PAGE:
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  • I work for a large supermarket chain, in the bakery. Everything is part cooked and frozen, it’s my job to heat it, tray it up and display it to the company plan. I have a routine, I must follow that, otherwise time slips away and I can easily get behind. My morning starts at 5 or 5.30am depending on the day. I have to leave the house around half an hour earlier to walk, rain or shine, the three miles through the streets of Plymouth. In winter it’s the middle of the night; still dark, still cold.

    The work confines me to a small room, which the freezer makes freezing cold. My hi-visibility jacket is the only protection. I am alone. Occasionally other staff pass me by. In this room I take the stuff from a box on a shelf in the freezer, put it on a metal tray and then into the oven. When it’s hot I take it out of the oven, put it onto a trolley to cool down, then onto the shop floor and into a plastic tray. This is my routine; it never changes.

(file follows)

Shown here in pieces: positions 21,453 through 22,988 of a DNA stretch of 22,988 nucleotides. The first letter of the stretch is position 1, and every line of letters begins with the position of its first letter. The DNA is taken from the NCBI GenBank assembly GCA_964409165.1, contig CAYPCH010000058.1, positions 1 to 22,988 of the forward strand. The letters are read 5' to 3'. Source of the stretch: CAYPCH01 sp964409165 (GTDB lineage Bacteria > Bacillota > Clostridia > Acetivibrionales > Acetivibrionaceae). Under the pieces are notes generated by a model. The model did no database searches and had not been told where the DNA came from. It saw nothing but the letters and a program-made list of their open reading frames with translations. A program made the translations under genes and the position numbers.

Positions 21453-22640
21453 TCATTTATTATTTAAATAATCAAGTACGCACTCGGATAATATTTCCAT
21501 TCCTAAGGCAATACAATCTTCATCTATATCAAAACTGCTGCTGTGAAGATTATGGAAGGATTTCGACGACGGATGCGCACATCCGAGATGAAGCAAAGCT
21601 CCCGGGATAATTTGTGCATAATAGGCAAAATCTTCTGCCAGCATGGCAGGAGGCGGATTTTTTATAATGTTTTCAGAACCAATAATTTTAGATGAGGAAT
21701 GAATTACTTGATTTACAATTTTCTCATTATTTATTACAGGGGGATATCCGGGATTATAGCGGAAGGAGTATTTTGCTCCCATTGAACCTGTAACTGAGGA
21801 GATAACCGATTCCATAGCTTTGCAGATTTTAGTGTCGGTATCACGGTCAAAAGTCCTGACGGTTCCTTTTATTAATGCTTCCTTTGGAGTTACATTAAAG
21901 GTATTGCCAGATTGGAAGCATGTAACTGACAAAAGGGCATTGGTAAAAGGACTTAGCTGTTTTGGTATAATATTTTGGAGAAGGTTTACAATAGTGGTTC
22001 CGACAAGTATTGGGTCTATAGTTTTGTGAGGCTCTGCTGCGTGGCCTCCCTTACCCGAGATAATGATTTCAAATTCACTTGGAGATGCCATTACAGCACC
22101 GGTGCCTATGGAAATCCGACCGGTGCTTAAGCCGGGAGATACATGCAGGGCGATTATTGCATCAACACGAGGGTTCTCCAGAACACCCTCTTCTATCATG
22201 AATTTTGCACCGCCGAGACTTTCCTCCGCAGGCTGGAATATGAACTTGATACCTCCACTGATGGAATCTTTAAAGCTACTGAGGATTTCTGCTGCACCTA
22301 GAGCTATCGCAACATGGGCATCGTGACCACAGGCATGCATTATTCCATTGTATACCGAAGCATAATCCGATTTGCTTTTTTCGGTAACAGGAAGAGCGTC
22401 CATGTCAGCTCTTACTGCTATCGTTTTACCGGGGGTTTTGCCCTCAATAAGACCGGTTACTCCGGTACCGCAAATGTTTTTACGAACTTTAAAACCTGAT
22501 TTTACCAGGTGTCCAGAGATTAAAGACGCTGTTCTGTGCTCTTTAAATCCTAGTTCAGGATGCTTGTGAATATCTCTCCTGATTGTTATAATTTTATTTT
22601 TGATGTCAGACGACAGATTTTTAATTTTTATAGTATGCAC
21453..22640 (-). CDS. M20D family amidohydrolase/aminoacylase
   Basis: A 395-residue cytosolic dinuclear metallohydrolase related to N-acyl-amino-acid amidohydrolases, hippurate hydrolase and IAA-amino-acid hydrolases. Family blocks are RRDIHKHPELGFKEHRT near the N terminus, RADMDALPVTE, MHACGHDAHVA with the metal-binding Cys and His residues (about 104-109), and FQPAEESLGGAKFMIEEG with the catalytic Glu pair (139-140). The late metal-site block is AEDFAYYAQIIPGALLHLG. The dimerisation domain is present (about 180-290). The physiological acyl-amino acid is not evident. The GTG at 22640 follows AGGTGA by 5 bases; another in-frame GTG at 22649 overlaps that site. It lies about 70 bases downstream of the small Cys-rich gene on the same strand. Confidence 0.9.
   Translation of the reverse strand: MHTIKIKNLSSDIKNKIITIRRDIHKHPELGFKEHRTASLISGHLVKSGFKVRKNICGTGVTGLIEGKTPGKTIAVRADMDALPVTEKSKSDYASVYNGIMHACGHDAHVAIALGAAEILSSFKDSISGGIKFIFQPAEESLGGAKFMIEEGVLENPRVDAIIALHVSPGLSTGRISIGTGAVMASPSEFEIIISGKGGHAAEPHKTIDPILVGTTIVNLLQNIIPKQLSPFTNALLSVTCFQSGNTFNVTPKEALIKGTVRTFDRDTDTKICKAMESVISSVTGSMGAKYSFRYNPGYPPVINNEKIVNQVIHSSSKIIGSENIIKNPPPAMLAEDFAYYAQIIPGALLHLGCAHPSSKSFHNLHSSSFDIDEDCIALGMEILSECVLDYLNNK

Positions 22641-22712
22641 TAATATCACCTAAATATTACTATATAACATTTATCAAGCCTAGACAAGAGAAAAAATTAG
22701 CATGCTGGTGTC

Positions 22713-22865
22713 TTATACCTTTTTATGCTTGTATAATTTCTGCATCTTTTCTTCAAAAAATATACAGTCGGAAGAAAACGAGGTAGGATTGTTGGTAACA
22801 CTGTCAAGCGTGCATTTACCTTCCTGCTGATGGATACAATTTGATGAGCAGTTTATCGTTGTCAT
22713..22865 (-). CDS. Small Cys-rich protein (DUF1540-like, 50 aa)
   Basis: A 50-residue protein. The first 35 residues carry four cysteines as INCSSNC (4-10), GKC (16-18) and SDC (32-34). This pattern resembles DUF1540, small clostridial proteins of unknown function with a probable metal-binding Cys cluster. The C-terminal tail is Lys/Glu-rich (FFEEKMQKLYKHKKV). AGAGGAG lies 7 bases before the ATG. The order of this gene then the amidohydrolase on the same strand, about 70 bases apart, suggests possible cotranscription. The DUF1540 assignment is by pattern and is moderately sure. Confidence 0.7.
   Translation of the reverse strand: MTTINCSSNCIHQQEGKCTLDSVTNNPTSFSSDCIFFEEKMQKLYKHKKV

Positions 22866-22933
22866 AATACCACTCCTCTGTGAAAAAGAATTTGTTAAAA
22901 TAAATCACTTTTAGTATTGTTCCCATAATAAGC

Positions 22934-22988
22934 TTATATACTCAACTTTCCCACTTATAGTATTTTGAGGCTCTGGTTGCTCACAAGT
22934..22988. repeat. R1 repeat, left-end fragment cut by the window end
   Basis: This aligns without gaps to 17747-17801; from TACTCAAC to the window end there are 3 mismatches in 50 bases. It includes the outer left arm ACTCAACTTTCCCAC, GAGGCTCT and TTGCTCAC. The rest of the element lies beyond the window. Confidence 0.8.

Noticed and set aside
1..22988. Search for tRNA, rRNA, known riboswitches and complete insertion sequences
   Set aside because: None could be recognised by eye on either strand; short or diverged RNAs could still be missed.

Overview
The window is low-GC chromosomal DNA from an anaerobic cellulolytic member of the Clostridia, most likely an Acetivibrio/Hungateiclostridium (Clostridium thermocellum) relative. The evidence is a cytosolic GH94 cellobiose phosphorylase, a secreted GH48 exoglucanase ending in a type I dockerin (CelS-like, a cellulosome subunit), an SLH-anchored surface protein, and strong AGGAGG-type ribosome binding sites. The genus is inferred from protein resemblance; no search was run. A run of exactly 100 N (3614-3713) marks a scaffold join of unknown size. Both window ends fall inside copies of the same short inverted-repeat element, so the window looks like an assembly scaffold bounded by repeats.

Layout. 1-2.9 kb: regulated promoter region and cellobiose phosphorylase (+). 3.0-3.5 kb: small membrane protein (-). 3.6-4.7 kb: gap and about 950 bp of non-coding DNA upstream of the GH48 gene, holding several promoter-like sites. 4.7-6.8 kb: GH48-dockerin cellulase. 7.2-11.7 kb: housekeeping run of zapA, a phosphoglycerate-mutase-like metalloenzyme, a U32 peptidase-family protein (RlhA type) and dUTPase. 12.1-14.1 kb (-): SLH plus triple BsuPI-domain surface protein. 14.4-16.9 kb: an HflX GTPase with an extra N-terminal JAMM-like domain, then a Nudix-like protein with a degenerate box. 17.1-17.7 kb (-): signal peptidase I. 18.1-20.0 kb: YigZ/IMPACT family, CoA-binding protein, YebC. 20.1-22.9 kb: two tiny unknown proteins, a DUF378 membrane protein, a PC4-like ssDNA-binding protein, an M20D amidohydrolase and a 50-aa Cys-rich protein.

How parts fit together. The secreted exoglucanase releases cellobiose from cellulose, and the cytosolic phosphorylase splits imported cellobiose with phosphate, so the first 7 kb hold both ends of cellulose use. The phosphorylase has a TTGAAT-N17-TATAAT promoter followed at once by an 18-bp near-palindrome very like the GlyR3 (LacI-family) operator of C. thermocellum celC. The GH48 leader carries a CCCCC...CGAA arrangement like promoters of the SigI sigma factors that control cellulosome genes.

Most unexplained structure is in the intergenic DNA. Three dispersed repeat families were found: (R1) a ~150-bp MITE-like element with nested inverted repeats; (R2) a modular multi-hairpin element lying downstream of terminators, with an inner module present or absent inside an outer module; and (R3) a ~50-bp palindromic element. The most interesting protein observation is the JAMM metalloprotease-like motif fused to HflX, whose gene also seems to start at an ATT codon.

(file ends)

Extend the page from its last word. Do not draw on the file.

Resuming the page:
It is achingly boring. I have a limited window of time to do my job, around 2 hours, though I’m usually finished before that, with time to spare. But I am so exhausted from the early start, that staying up after my shift ends is difficult. I often find myself crawling back into bed

    The photographs in this series are a way of mentally processing what is happening in my life. They are reference points for a state of being. I tell myself I am lucky to have a job and that this is only a stepping-stone to other things. For the moment my work provides my shelter and food. It’s work that gives me a life outside the monotony of routine.
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